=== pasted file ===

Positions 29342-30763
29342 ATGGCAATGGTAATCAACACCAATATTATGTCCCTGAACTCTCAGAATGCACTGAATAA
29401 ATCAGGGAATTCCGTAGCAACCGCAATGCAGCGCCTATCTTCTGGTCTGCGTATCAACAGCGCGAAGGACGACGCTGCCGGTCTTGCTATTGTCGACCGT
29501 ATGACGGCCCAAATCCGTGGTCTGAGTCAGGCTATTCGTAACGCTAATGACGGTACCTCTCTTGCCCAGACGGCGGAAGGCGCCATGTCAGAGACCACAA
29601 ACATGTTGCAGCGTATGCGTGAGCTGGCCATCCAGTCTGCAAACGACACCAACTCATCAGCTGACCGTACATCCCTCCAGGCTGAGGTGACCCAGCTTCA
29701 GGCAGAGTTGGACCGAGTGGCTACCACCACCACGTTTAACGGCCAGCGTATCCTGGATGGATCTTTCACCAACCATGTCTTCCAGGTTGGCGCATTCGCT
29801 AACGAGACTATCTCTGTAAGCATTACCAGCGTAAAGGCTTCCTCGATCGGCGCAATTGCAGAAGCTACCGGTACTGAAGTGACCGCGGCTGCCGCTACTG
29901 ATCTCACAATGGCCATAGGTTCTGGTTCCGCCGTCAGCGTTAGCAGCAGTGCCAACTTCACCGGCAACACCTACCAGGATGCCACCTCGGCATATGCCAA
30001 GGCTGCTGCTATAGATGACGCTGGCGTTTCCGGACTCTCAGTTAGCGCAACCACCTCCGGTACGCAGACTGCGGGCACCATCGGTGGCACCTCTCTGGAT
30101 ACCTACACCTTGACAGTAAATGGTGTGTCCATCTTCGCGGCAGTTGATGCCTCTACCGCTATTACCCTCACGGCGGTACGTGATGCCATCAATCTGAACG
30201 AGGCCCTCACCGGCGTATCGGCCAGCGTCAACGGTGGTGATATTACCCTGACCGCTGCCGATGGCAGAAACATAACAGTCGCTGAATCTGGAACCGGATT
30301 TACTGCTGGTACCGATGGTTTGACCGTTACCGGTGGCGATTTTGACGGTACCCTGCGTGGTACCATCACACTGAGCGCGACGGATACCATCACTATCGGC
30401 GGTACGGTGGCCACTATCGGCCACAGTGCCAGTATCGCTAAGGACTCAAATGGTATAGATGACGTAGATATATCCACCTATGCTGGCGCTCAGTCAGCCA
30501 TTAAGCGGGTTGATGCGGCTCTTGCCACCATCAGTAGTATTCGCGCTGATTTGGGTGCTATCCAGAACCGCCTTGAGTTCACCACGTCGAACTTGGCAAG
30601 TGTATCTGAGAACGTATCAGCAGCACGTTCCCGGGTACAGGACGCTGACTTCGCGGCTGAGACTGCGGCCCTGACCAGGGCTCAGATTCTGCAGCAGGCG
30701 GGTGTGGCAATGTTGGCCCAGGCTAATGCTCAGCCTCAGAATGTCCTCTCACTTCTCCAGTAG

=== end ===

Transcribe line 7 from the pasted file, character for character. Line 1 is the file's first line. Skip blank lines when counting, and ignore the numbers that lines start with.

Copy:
29801 AACGAGACTATCTCTGTAAGCATTACCAGCGTAAAGGCTTCCTCGATCGGCGCAATTGCAGAAGCTACCGGTACTGAAGTGACCGCGGCTGCCGCTACTG